In the United States today, the behavior of the political branches is generally viewed as more damaging to the American constitutional system than is the behavior of the federal courts. Yet constitutional law scholarship continues to focus primarily on judges and judging. This Article suggests that such scholarship should develop for presidents and members of Congress what it has long advocated for judges: a role morality that imposes normative limits on the exercise of official discretion over and above strictly legal limits. The Article first grounds a role morality for federal elected officials in two purposes of the U.S. Constitution …


Patriotic Philanthropy? Financing The State With Gifts To Government, Margaret H. Lemos, Guy-Uriel Charles Jan 2017

Patriotic Philanthropy? Financing The State With Gifts To Government, Margaret H. Lemos, Guy-Uriel Charles

Faculty Scholarship

Federal and state law prohibit government officials from accepting gifts or “emoluments” from outside sources. The purpose of gift bans, like restrictions on more explicit forms of bribery, is to protect the integrity of political processes and to ensure that decisions about public policy are made in the public interest — not to advance a private agenda. Similar considerations animate regulations on campaign funding and lobbying. Yet private entities remain free to offer gifts to government itself, to foot the bill for particular public projects they would like to see government pursue. Such gifts — dubbed “patriotic philanthropy” by one …


Continuity And The Declaration Of Independence, Darrell A. H. Miller Jan 2016

Continuity And The Declaration Of Independence, Darrell A. H. Miller

Faculty Scholarship

No abstract provided.


Democratic Rulemaking, John M. De Figueiredo, Edward H. Stiglitz Jan 2015

Democratic Rulemaking, John M. De Figueiredo, Edward H. Stiglitz

Faculty Scholarship

This paper examines to what extent agency rulemaking is democratic. It reviews theories of administrative rulemaking in light of two normative benchmarks: a “democratic” benchmark based on voter preferences, and a “republican” benchmark based on the preferences of elected representatives. It then evaluates how the empirical evidence lines up in light of these two approaches. The paper concludes with a discussion of avenues for future research.


Reynolds Reconsidered, Guy-Uriel E. Charles, Luis Fuentes-Rohwer Jan 2015

Reynolds Reconsidered, Guy-Uriel E. Charles, Luis Fuentes-Rohwer

Faculty Scholarship

No abstract provided.


Ethnic Power Sharing: Three Big Problems, Donald L. Horowitz Jan 2014

Ethnic Power Sharing: Three Big Problems, Donald L. Horowitz

Faculty Scholarship

No abstract provided.


Prosecutorial Discretion In Three Systems: Balancing Conflicting Goals And Providing Mechanisms For Control, Sara Sun Beale Jan 2014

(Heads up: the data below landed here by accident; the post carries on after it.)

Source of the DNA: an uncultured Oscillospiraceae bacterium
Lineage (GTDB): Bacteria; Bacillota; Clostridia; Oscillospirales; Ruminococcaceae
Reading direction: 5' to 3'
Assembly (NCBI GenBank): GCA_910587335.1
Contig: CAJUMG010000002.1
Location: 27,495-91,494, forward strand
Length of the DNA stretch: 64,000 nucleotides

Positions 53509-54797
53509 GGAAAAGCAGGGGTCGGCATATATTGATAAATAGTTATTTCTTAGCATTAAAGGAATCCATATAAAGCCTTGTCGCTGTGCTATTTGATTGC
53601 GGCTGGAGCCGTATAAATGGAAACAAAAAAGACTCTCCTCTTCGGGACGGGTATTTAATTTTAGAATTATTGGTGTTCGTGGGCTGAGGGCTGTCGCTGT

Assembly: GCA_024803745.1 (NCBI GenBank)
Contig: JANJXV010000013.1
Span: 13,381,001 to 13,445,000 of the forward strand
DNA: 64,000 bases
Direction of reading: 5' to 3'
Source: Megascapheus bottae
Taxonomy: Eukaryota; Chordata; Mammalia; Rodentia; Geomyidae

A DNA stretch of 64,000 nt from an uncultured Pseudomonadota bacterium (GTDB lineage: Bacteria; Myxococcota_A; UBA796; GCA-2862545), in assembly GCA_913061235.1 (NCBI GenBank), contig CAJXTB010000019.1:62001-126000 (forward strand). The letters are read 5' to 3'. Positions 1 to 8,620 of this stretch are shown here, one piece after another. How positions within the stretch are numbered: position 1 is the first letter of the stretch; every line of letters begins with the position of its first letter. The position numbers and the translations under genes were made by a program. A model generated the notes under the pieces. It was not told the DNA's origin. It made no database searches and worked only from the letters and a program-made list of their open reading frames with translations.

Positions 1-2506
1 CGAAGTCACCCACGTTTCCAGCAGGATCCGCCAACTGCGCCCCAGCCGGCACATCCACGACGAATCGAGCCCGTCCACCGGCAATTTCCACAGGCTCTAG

Prosecutorial Discretion In Three Systems: Balancing Conflicting Goals And Providing Mechanisms For Control, Sara Sun Beale

Faculty Scholarship

In regulating the authority and discretion exercised by contemporary prosecutors,national systems balance a variety of goals, many of which are in tension or direct conflict. Forexample, making prosecutors politically or democratically accountable may conflict with theprinciple of prosecutorial neutrality, and the goal of efficiency may conflict with accuracy. National systems generally seek to foster equal treatment of defendants and respect for theirrights while also controlling or reducing crime and protecting the rights of victims. Systems thatrecognize prosecutorial discretion also seek to establish and implement policy decisions aboutthe best ways to address various social problems, priorities, and the allocation of resources. …


Democratic Development And The Public Sphere: The Rights To Hear And Be Heard In Ghana, Duke Law School Seminar And Fact-Finding Trip To Ghana May 2013

Democratic Development And The Public Sphere: The Rights To Hear And Be Heard In Ghana, Duke Law School Seminar And Fact-Finding Trip To Ghana

Duke Law Student Papers Series

No abstract provided.


Dissent, Diversity, And Democracy: Heather Gerken And The Contingent Imperative Of Minority Rule, Guy-Uriel Charles Jan 2013

Dissent, Diversity, And Democracy: Heather Gerken And The Contingent Imperative Of Minority Rule, Guy-Uriel Charles

Faculty Scholarship

No abstract provided.


Can Mature Democracies Be Perfected?, Guy-Uriel Charles Jan 2010

Can Mature Democracies Be Perfected?, Guy-Uriel Charles

Faculty Scholarship

One of the more vexing questions about democracy that is often debated among political theorists, political scientists, and legal scholars is whether the democratic character of mature democracies can be improved. From one view, that of democratic realists, mature democracies are perfected as a matter of definition and as a matter of realistic expectations. Because mature democracies are those that respect core democratic principles, variations outside the core are simply policy differences based upon each democratic polity’s willingness to engage in a different set of trade-offs. For democratic realists, variations in democratic practice that are not related to core democratic …